Why I believe--Part II (Faith)

The title of this blog comes from probably my favorite passages from the Hebrew Scriptures, from the story of Elijah the prophet.  As was his way, Elijah had made himself unpopular with the powers that be in the Kingdom of Israel (notably King Ahab and his wife, the original Jezebel), and had fled to Mount Horeb to escape the mob out to kill him.  Elijah had more or less given up on this whole being a prophet of God thing at this point, and tells God this in no uncertain terms.  To which, God says:

"Go out and stand on the mountain before the Lord, for the Lord is about to pass by."  Now there was a great wind, so strong that it was splitting mountains and breaking rocks in pieces before the Lord, but the Lord was not in the wind; and after the wind an earthquake, but the Lord was not in the earthquake; and after the earthquake a fire, but the Lord was not in the fire; and after the fire a sound of sheer silence.  When Elijah heard it, he wrapped his face in his mantle and went out and stood at the entrance of the cave.
1 Kings 19:11-12 (NRSV).

What I love about that story is that it wasn't the spectacular things signaled the presence of God--it was the quiet things, the subtle things that we can easily miss.

The most significant spiritual experience I've ever had was about six years ago.  I was in Los Angeles visiting some friends.  One evening, the group of guys I was with wanted to go play poker at a casino.  The truth is I don't find gambling particularly compelling, so I begged off and decided to find my own plans for the evening.  I drove the the beach in Santa Monica, and when I got there it was about sunset.  The sun was setting over the cliffs of Malibu, and the whole sky looked like it was on fire with brilliant reds and oranges.  I waded out into the ocean about to my waist, and just stood there watching the sun go down over the cliffs.  I was transfixed by the scene, and in that moment, I felt a profound and unique sense of peace.  I felt like I was loved in a very personal way.  For me, it was a sound of sheer silence.  I believe God was there in that place and time.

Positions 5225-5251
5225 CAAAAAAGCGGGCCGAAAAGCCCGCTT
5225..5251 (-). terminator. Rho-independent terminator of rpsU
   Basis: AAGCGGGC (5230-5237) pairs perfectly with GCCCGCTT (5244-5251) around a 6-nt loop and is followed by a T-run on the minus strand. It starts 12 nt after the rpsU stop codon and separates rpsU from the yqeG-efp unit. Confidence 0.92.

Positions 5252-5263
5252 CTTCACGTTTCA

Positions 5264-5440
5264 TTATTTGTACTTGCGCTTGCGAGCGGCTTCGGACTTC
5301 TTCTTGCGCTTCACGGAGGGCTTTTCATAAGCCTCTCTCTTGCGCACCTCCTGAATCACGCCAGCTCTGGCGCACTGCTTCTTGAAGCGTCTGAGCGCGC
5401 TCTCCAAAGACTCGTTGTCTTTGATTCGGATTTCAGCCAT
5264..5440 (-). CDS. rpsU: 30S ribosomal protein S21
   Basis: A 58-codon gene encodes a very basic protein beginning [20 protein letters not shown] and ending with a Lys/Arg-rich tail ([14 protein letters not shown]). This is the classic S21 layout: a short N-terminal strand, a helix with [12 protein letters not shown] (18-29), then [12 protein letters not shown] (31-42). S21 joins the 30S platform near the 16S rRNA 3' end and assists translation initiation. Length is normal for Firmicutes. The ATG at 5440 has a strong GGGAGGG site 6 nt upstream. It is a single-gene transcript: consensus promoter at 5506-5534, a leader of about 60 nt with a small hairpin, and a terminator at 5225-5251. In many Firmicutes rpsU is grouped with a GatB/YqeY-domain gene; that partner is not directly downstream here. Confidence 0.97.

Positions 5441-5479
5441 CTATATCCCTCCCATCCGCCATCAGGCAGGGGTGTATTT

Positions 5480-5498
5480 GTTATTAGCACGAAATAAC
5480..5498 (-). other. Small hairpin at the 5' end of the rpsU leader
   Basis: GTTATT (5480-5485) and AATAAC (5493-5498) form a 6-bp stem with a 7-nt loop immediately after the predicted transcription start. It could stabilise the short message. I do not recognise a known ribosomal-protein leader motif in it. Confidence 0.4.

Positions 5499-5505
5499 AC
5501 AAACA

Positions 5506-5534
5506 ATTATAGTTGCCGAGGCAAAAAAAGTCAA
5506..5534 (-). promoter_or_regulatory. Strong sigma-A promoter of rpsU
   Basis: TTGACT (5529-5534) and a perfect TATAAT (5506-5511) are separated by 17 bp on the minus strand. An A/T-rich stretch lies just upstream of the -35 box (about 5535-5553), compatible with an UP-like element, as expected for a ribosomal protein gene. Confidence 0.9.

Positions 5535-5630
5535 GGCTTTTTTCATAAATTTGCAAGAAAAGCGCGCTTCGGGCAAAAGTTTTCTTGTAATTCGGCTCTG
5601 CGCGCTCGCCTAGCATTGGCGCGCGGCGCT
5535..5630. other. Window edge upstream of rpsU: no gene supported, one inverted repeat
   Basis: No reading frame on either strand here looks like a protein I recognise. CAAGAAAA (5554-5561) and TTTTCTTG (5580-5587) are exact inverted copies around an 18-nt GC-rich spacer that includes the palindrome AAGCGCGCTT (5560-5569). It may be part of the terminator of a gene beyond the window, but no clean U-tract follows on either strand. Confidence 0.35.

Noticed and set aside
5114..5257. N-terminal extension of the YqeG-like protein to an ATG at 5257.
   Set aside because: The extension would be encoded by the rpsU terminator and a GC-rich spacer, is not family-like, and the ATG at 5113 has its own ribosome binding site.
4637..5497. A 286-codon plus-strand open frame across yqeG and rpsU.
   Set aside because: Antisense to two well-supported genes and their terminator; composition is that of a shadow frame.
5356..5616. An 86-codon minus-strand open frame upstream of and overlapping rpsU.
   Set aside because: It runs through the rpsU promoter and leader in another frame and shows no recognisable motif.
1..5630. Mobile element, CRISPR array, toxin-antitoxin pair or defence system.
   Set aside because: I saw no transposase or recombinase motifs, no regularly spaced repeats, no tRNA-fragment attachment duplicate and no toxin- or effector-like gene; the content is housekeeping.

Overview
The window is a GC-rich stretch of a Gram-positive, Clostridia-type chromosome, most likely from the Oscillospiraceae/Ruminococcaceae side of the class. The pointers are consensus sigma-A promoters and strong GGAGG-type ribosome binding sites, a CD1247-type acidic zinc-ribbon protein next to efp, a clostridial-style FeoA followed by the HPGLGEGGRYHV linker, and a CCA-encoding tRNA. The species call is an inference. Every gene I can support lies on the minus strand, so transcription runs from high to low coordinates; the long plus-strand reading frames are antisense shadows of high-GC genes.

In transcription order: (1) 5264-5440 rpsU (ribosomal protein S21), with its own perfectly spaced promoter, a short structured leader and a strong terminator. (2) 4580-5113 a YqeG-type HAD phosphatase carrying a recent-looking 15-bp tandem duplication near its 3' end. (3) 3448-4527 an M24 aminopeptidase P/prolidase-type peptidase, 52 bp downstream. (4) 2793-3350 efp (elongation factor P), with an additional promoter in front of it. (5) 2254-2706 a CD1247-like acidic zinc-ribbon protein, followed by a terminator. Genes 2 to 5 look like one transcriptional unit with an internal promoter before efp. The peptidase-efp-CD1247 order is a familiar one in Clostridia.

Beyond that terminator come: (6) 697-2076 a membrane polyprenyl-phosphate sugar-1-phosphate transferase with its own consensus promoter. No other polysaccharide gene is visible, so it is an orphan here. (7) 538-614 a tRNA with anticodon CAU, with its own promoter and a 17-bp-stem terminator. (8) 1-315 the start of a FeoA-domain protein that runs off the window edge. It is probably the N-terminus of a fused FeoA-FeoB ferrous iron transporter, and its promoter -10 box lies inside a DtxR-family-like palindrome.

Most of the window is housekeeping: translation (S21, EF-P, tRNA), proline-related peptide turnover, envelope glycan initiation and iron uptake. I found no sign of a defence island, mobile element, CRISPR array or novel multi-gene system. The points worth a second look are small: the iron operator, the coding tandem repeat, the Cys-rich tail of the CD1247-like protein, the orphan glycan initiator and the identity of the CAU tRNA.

It's not a particularly world-shaking story.  No one who watched me from the beach would know something was happening.  If anyone thought about what I was doing, they likely thought I was a stoner or something.  Nor can I say that that my life changed radically as a result of the experience--I continued on the trip, and went on with my life.  But the experience meant a great deal to me, and it is something that I go back to often in my mind.

"Faith" is often presented as a set of abstract propositions that you either accept ("believe") or reject.  I look at it a different way.  To me, faith is two related concepts.  First, faith is a vocabulary for expressing and explaining those experiences of the transcendent (or supernatural, or divine, or whatever you want to call it).  One of the qualities of these events is that they are often hard to put into words.  The passage quoted above provides some insight into what I felt on the beach in Santa Monica, and a way to talk about it with other people.  Without some kind of framework, I don't know how I would have reacted to or tried to understand what happened.  Faith is the way to place one's own experience into context.

As everyone knows, there are many different religious traditions, and as such many different "languages" to explain these experiences.  And yet, when you look at the religions of the world, it seems to me that you find a thread of commonality running through them.  That's not to say they are all the same--they are not--but to me that speaks to a unity in the experience these different faiths are describing.  To me, it is the analogy of the blind men touching the elephant.  Even though each person has a different experience of the elephant, it is still the same element.  I believe that everyone is experiencing the same ultimate reality, despite the different ways of speaking about it.  So, without denigrating any particular faith "language," I refer to it in the language that is familiar to me--God.